Rules make this Ravens country


November 22, 1996


Staff Writer

Local Pittsburgh Steelers fans are unhappy that some of their team's games aren't being aired locally, but the culprit isn't the television station.

The same rules which governed the televising of Baltimore Colts games until the team left for Indianapolis following the 1983 season apply for the Baltimore Ravens.

Those rules, contained in a contractual agreement between the National Football League and team owners, have caused heartache for Steelers fans and headaches for WHAG-TV program manager Chuck Nolan.


"I've personally talked to 241 people trying to explain the situation," Nolan said. "The problem is with the NFL not understanding that this is Steelers territory and it's not easily changed, especially in Hagerstown, just because there is another team in Baltimore."

Nolan said he knows what local football fans want, but his hands are tied.

"NBC wants us to have Pittsburgh games here," Nolan said. "They want us to have the best game possible on the air. But it's all in the hands of the NFL."

And the NFL says Hagerstown is part of the Ravens' flock.

"It's a contractual thing," said Val Pinchback, of the NFL's media and communications department.

Under a contract with the NFL, a team owner can require any television station within a 75-mile radius to carry the team's broadcast.

That broadcast rule has been in effect since the 1950s, Pinchback said.

When Ravens owner Art Modell moved his team to Baltimore, he designated WHAG as being in Baltimore's market.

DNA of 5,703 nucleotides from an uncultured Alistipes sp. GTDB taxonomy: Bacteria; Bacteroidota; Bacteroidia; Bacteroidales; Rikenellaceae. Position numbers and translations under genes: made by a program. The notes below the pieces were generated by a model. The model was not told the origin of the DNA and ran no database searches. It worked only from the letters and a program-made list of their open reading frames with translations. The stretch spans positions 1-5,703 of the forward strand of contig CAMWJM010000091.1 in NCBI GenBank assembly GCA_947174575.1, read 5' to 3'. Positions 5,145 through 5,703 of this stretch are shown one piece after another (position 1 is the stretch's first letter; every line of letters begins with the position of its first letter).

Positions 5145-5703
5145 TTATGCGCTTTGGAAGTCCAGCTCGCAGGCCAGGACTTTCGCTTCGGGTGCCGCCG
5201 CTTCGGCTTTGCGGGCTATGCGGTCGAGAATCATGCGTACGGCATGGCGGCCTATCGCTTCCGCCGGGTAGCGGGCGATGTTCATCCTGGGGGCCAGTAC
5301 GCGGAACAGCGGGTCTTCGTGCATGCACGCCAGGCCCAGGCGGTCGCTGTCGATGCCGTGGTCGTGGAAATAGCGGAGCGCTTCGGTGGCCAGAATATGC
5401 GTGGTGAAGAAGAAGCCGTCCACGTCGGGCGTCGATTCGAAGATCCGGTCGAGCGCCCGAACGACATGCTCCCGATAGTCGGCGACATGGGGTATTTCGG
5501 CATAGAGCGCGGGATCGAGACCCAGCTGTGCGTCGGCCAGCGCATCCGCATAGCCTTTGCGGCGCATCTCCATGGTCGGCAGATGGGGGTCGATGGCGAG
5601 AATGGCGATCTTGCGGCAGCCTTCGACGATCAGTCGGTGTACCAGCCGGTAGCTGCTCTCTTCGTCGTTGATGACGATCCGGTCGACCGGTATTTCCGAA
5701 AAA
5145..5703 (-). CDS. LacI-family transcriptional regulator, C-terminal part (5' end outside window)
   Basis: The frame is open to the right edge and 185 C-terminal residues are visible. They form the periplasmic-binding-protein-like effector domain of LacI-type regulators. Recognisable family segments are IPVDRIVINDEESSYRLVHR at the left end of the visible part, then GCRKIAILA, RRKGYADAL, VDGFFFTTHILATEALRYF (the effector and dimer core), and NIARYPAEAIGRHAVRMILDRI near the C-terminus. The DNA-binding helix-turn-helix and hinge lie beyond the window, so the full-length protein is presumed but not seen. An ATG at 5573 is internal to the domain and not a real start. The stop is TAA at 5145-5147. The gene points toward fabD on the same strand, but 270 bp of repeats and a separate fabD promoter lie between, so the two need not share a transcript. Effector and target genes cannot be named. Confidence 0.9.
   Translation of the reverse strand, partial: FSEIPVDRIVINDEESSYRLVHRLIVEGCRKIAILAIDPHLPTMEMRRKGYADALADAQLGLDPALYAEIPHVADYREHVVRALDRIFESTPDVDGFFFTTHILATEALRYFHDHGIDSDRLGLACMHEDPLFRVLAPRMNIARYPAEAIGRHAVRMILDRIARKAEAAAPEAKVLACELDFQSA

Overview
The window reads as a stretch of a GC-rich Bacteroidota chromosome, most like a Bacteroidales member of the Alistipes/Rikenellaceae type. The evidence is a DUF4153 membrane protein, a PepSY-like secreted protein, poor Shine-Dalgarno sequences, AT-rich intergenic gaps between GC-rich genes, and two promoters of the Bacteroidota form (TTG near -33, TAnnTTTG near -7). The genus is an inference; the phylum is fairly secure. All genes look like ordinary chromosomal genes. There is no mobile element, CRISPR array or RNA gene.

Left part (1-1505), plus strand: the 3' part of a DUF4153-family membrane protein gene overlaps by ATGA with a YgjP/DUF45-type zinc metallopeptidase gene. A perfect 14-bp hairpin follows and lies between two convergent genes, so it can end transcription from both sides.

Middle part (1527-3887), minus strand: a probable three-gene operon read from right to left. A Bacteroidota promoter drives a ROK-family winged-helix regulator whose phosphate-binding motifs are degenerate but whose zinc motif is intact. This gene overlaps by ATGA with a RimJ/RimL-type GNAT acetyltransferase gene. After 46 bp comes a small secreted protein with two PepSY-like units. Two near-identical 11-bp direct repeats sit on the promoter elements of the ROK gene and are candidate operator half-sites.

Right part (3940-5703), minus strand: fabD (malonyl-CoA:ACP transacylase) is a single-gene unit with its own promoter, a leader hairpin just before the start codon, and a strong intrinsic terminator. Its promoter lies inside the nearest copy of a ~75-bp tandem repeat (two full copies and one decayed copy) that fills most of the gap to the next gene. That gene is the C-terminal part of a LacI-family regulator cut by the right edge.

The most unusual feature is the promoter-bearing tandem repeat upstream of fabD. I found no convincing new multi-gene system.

That means WHAG is required to show all of the Ravens' road games and any home game Baltimore sells out within 72 hours of kickoff.

"I don't fault the Ravens for taking advantage of the NFL's rules," Nolan said.

"Any person who owns a team will take advantage of what the rules offer to help his business."

Because of the agreement, only 12 of the Steelers' 16 regular-season games were scheduled to be aired in this area, including eight on WHAG.

"We've been fighting this all along," Nolan said. "We are appealing to the fan base to write the NFL and ask for the change. You're not going to change a Steelers fan into a Ravens fan."

Pinchback said a write-in campaign isn't likely to remedy the situation.

"We try to do our best across the board," Pinchback said. "We have 30 teams in the league trying to sell out games and five networks paying billions of dollars a year trying to capture the excitement of the NFL for the fans."

But that might not satisfy Steelers fans or Nolan.

"We are here to carry what the viewing public wants to see," Nolan said. "I don't see the audience here changing. If it takes five years of whining to get (all Steelers games) here, I'll do it."

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